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Question on Declarations and Modifiers

M Huang
Greenhorn

Joined: Jun 18, 2003
Posts: 9
I have the Sun Certified Programmer and Developer for Java 2 Study Guide book by Kathy Sierra and Bert Bates. This question is from Chapter 2, #3.
Here's the question:
3. Given the following:
1. abstract class A {
2. abstract short m1();
3. short m2() { return (short) 420; }
4. }
5.
6. abstract class B extends A {
7. // missing code ?
8. short m1() { return (short) 42; }
9. }
which three of the following statements are true? (Choose three.)
A. The code will compile with no changes.
B. Class B must either make an abstract declaration of method m2() or implement method m2() to allow the code to compile.
C. It is legal, but not required, for class B to either make an abstract declaration of method m2() or implement method m2() for the code to compile.
D. As long as line 8 exists, class A must declare method m1() in some way.
E. If line 6 were replaced with 'class B extends A {' the code would compile.
F. If class A was not abstract and method m1() on line 2 was implemented, the code would not compile.
The answer key says that A, C, and E are correct and I agree. But isn't F also correct? Even if m1() were implemented, it is still declared as abstract, but since class A is not abstract, the code would not compile. Or am I missing something?
Thanks for anybody who can help!
shilpa ad
Greenhorn

Joined: Jun 08, 2003
Posts: 6
F. If class A was not abstract and method m1() on line 2 was implemented, the code would
not compile.
It is not true because if class a is not declared as abstract then it would not accept abstract
method in line 2 which would lead to compile error.
Barkat Mardhani
Ranch Hand

Joined: Aug 05, 2002
Posts: 787
F. If class A was not abstract and method m1() on line 2 was implemented, the code would not compile.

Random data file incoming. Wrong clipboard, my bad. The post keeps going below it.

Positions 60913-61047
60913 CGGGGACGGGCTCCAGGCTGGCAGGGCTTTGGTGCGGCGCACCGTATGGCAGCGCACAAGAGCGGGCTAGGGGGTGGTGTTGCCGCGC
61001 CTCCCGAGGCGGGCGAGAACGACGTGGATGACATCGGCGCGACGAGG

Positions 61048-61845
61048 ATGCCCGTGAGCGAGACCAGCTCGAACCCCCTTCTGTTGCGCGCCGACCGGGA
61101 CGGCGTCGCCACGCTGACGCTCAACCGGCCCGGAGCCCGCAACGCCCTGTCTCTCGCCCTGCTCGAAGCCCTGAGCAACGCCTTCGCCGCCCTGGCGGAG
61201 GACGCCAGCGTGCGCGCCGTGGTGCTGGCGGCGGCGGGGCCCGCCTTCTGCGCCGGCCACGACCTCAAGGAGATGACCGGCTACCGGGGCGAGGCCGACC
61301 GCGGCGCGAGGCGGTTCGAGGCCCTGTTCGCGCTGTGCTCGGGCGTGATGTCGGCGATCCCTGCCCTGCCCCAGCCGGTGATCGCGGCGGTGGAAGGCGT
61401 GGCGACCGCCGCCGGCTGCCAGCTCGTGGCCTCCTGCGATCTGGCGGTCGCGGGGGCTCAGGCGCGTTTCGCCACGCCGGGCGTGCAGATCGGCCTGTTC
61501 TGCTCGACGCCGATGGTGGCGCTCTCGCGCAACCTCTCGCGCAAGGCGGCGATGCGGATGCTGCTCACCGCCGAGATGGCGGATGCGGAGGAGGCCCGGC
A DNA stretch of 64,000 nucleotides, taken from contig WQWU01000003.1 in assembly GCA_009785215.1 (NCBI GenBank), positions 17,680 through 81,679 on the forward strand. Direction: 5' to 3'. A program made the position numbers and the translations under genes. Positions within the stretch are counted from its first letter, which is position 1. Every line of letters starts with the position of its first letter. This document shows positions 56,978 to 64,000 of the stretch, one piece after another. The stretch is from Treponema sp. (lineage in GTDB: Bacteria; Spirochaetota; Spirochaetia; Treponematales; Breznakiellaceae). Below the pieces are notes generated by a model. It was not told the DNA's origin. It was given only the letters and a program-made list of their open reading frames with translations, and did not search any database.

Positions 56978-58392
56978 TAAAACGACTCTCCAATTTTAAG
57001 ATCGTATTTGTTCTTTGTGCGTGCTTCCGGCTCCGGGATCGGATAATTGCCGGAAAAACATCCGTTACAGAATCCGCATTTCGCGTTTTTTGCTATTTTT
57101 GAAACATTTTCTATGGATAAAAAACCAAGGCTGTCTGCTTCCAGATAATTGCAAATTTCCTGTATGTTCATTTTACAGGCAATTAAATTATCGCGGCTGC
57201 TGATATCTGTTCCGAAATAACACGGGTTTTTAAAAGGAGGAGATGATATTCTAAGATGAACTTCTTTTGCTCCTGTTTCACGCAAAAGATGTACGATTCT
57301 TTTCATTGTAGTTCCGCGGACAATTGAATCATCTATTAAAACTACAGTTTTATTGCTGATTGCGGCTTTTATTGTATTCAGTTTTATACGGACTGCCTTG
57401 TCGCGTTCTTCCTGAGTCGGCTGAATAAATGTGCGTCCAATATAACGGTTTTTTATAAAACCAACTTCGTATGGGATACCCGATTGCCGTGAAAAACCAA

if you restate F as:
F. If class A was not abstract and method m1() on line 2 was implemented, the code would compile.
now F is true because class A is not abstract anymore and only abstract method is replaced by an implementation. So it should compile. There is no reason for it to NOT Compile. Hence original F statement is not true.
Thanks
Barkat
[ June 18, 2003: Message edited by: Barkat Mardhani ]
[ June 18, 2003: Message edited by: Barkat Mardhani ]
M Huang
Greenhorn

Joined: Jun 18, 2003
Posts: 9
It seems to me that the question is very poorly worded (or maybe I do not understand the question at all!). Anyways, choice F seems to be saying that the following code would NOT compile:
class A {
abstract short m1() {
// implementation here
}
short m2() { return (short) 420; }
}
abstract class B extends A {
// missing code
short m1() { return (short) 42; }
}
Which is true, but Barkat suggests that "implemented" means the abstract modifier is removed. However, the way it is phrased would not lead one to make such an assumption.
Andres Gonzalez
Ranch Hand

Joined: Nov 27, 2001
Posts: 1561
What I understand is that if you see an abstract method in a class, then that class must be declared abstract.
end of story.


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Alton Hernandez
Ranch Hand

Joined: May 30, 2003
Posts: 443

This would compile!
[ June 19, 2003: Message edited by: Alton Hernandez ]
Anupam Sinha
Ranch Hand

Joined: Apr 13, 2003
Posts: 1088
abstract short m1() {
// implementation here
}

This is a compiler error.
This is a compiler error because an abstract method can not have a body. So K&B we say that a method is implemented I guess they mean something like this.
Brian Joseph
Ranch Hand

Joined: May 16, 2003
Posts: 160
I don't like that question. I know the rules for abstract classes and extending them, but somehow I couldn't really follow any of the choices, other than A and E, but C is a little funky.
 
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